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'I just want them to see the beauty'; photographer's images of the Ya Ha Tinda ranch showcased at Banff's Whyte Museum


Photographer Arto Djerdjerian shot more than 40,000 pictures over six years at the Ya Ha Tinda ranch, Canada's only federally-owned and operated working horse ranch. Now, 30 of the best images are on display at the Whyte Museum in Banff for its Winter 2024 Exhibition.

"My idea was to keep coming out over a number of years so the people there would get comfortable," said Djerdjerian. "I just didn't want to get tourist shots, I wanted to get into the gritty business of things."

Djerdjerian made sure he was at the ranch every season and would typically spend 14-hour days lugging three cameras around the 4,000 acre property.

"None of this is set up, none of it is directed, none of it is lit artificially," he said. "It's what is there, the only thing I control is where I place myself and when I released the shutter."

He says he earned the respect of the ranch hands because he was up at the crack of dawn with them to photograph their morning chores.

"Great bunch of guys, it was not only the photography part, but the people that I met there were just tremendous," he said. "Just a tremendous experience."

Djerdjerian says his photos capture what everyday life is like on the ranch and while the setting is beautiful on a sunny summer day, he preferred the inclement weather.

"When I was photographing, I didn't like when the weather was nice, when it was sunny and stuff," he said. "So the guys that were there knew that when the weather was turning I was going to be happy."

Rick Smith was the ranch manager when Djerdjerian was working on capturing images of it. He's retired now and says seeing the images takes him right back to the Ya Ha Tinda.

"The first time I looked at them, I saw it's all kind of overcast and just normal days," he said. "I thought that was going to be pretty portraits, you know, with blue skies and all of us in our nice shirts but as I got walking through it and looking at this, it was the life that we lead at the ranch."

Smith says the ranch was established in 1917 as a base for wardens to train and keep their horses. When he ran the ranch there were more than 120 horses, some heading out to patrol the back country in the mountain parks, while others were in training.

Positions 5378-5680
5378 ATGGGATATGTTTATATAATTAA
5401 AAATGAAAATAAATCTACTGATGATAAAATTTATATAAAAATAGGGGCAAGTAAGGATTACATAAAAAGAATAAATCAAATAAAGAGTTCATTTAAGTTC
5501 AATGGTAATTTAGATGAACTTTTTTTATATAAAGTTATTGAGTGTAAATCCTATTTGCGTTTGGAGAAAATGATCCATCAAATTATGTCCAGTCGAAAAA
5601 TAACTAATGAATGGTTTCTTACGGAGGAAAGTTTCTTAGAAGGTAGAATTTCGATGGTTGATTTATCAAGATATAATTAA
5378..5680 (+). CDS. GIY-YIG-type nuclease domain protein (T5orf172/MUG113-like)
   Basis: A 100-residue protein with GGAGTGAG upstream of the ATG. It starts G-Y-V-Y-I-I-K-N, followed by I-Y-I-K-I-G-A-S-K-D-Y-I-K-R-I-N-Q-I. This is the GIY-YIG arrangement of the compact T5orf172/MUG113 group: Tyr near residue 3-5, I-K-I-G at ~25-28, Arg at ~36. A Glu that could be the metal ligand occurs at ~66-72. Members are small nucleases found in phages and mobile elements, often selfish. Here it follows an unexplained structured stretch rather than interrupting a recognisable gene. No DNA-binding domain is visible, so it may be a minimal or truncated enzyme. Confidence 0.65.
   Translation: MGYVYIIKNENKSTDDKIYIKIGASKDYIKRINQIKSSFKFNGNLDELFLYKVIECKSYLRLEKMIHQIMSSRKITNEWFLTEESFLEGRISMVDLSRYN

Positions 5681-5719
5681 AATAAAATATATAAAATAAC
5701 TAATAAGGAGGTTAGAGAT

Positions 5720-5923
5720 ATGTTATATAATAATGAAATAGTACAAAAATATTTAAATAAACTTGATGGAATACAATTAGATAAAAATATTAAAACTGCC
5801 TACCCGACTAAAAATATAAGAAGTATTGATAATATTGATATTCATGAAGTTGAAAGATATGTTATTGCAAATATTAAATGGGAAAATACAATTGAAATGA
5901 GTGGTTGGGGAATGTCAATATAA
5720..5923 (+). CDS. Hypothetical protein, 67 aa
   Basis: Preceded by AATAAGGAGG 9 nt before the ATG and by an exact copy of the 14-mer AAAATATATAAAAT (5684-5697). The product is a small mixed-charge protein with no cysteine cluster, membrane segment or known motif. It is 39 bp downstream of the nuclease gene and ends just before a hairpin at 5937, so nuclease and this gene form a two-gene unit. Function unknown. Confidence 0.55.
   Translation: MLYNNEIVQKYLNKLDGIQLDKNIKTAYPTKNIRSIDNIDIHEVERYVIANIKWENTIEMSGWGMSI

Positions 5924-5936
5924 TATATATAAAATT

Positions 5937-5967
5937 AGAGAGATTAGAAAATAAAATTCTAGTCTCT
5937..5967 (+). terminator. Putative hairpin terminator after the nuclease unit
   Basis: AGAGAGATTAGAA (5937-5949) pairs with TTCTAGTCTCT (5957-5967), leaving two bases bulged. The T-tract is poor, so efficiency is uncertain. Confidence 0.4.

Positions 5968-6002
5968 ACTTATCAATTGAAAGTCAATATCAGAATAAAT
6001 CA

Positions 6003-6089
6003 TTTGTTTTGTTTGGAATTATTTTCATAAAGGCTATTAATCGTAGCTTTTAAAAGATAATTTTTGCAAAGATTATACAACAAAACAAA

"Horses are still the safest and best way to get around the back country area," he said. "They're also aware of everything around them so they're a very early warning system for bears on the trail or even bison or elk or whatever."

Smith says wardens typically spend 10 days on the trail in incredible remote areas of the mountain parks with only their horses for company.

"When you're out there and you're by yourself in the cabin and have your supper and you're sitting out in the porch," he said. "You can hear your horse's bells ringing in the pasture and they'll come up and look for a scratch and acknowledgement because they like to have you there too, it's a safety feature for them."

Donna Livingstone is the CEO of the Whyte Museum and says Djerdjerian was able to capture the personality of many of the horses at the ranch.

"What I like about Arto's work is that he was a street photographer and it’s almost like these animals being presented with their personalities," she said. "He's got such a comfortable way of connecting with us so I think people are going to come away with this really warm feeling and understanding of a really remarkable operation."

Livingstone wishes Peter and Catherine Whyte could see the exhibition because they loved the landscape the ranch sits on.

"We're about mountain culture, we're about the quirky characters and the wonderful events that have happened in this area," she said. "We've got a wonderful photography collection already but when we can look at this, and sort of talk about the story and how it's continuing that's very important, that's an important legacy for us, but also from Peter and Catherine."

The exhibit runs until April 7, 2004. Learn more about it here: Top Stories

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